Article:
Clones ~ what's the deal there? I don't get it.
:confused: In the Sept. issue of Practical Horseman there is a couple of small blurbs, on two pages about the clones of Gem Twist. On page 73 it says another of GT's clones (Murka's Gem) was born in 2011 and will be whisked off to Great Briton for stud (????).
On page 76 there is a picture of someone sitting on Gemini (clone one), at a stand still. He was born in 2008, and is standing stud at Frank Chapot's New jersey farm. He is already the sire of a foal of 2012, born of a TB mare.
Why isn't this business of sucessfully producing clones BIG NEWS? Why aren't the owners anxious to see if the actual clone can perform like, or at all as well as the original (horse)? You'd think there would be videos of the baby's movement as he grows all over the place.
And even though the mainstream breed registries won't recognize the clone, why don't the owners train the horse up anyway, and just show open? I know that in point-to-point races, the horse only has to have been "fairly hunted", no papers needed. I myself showed jumpers forever, and they never needed papers for open shows.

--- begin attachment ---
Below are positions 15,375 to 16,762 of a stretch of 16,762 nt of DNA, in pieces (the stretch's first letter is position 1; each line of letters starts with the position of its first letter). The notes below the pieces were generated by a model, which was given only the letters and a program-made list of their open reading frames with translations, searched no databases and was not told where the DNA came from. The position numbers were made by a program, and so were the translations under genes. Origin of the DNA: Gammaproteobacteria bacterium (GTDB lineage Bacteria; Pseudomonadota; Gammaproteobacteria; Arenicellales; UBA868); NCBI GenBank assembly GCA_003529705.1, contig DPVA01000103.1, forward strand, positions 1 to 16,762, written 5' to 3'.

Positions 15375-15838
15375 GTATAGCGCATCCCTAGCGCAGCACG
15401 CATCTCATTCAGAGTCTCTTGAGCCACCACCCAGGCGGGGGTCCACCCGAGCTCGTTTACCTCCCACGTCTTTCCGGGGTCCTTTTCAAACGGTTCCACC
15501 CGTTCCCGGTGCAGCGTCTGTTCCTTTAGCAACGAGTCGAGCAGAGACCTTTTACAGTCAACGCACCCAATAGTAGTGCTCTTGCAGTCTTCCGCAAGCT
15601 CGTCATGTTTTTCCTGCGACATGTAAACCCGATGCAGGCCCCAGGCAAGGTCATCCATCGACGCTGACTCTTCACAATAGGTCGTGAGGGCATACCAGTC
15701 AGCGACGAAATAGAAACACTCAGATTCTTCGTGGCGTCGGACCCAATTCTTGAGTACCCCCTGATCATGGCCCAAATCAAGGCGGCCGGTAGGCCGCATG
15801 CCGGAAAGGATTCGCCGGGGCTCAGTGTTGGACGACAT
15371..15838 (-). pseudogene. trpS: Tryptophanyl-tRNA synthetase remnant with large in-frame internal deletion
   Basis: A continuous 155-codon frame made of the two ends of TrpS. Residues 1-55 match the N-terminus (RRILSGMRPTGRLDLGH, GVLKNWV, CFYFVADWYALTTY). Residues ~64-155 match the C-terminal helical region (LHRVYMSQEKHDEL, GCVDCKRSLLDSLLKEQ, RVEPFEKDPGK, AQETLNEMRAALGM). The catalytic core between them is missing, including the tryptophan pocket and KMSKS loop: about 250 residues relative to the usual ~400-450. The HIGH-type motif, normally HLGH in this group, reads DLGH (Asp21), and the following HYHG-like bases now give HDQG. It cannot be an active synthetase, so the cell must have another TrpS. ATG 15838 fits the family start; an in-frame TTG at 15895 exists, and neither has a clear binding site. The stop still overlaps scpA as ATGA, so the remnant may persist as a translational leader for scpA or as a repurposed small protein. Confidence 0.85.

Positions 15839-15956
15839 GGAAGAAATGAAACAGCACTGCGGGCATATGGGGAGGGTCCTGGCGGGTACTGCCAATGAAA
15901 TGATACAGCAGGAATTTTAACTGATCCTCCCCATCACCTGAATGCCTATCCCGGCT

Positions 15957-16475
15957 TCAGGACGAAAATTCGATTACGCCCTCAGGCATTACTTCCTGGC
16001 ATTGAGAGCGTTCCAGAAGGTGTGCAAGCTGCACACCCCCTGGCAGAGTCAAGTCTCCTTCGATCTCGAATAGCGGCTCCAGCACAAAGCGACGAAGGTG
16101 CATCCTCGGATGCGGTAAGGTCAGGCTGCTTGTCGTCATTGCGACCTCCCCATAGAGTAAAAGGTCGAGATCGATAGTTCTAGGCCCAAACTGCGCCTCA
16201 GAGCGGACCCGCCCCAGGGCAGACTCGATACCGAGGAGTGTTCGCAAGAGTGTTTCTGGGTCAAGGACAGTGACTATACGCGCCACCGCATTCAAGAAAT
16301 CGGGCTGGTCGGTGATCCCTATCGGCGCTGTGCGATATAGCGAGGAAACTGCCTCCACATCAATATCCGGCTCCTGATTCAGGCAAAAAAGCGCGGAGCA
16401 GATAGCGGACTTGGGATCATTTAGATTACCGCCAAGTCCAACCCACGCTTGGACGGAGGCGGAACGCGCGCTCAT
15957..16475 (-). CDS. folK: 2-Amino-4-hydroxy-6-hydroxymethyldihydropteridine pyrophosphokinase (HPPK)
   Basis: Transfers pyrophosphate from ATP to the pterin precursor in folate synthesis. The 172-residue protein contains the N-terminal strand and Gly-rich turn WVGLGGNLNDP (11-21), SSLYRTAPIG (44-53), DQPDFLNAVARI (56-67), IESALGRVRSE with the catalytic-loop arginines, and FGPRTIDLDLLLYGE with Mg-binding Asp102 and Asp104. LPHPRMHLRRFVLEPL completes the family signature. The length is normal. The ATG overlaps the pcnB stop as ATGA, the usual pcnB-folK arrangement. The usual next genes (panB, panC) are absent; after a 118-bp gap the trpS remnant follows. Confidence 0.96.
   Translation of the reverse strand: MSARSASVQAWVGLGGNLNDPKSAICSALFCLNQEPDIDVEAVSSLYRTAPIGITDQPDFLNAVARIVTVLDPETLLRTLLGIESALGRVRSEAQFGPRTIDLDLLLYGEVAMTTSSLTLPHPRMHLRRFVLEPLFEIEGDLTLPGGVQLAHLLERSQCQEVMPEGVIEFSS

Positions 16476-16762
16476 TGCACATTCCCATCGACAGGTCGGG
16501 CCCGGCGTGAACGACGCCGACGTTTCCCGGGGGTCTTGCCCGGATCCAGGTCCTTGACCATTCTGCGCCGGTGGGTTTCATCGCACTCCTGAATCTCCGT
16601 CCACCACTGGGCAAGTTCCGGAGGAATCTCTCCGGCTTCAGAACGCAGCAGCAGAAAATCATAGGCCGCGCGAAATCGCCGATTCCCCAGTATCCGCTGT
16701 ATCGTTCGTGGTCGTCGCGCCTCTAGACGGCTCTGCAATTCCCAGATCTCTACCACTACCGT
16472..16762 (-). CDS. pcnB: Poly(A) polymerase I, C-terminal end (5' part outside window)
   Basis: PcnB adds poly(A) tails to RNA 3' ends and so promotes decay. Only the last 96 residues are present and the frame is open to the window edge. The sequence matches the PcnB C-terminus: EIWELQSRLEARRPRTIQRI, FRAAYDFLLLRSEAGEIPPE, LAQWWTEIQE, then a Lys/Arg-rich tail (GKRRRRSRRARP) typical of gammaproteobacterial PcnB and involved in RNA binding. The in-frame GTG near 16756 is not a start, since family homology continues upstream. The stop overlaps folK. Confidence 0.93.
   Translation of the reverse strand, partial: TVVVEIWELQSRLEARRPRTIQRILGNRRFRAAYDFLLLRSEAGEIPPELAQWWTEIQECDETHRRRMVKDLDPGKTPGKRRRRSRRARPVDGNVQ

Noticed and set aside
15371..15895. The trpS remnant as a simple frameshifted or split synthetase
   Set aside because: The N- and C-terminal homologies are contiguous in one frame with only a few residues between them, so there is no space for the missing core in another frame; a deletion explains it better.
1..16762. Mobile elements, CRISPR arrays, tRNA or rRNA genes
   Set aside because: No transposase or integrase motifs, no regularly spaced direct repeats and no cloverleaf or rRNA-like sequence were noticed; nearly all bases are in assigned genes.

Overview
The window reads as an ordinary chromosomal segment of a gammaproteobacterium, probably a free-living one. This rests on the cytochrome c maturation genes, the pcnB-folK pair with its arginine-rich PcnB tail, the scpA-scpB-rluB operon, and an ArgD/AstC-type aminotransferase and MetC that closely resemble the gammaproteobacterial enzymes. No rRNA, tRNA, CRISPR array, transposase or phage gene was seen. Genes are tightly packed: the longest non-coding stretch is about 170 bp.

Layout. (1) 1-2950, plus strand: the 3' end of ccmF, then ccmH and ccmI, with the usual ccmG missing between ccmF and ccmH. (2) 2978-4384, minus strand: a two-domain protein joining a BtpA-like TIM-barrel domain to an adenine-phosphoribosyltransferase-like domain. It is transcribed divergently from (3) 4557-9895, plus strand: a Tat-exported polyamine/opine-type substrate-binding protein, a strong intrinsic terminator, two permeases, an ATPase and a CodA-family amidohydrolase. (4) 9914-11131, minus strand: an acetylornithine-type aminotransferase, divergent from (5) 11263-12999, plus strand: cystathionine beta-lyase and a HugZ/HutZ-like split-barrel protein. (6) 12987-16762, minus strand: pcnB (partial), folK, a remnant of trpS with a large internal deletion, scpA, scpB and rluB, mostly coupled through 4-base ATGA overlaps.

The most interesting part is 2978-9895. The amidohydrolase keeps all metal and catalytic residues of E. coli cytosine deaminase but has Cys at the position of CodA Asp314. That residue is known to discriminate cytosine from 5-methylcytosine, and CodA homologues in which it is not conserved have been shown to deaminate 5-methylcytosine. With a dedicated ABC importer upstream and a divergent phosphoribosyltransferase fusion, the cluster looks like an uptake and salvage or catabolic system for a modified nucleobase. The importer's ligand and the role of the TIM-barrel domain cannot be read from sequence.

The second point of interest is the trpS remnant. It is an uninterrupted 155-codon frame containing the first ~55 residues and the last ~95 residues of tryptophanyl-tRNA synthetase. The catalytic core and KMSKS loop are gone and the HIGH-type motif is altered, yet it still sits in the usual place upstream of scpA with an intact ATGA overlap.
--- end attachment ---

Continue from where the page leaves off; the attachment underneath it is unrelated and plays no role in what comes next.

And so, what's the advantage of breeding the clones then??? So Gemini was bred to a TB mare... now what? If there was a registry, what would be put on the foal's papers for the sire? "Sire unknown", dam is: (her real reg. name)? I guess I'm scratching my head, because I don't see the rush to the breeding shed, without making an effort to show the world that the clone can, or not, perform quite like his original self.
The aritcle does say that the FEI is studying the matter, and might allow eventually their entry into international events.
But so this just puts us back to my original inquiry. If they aren't trained up to perform in public at some venue, and you can't get papers from their breed association, what's the point? Anyone have any ideas? (And why breed them so young??????) :confused: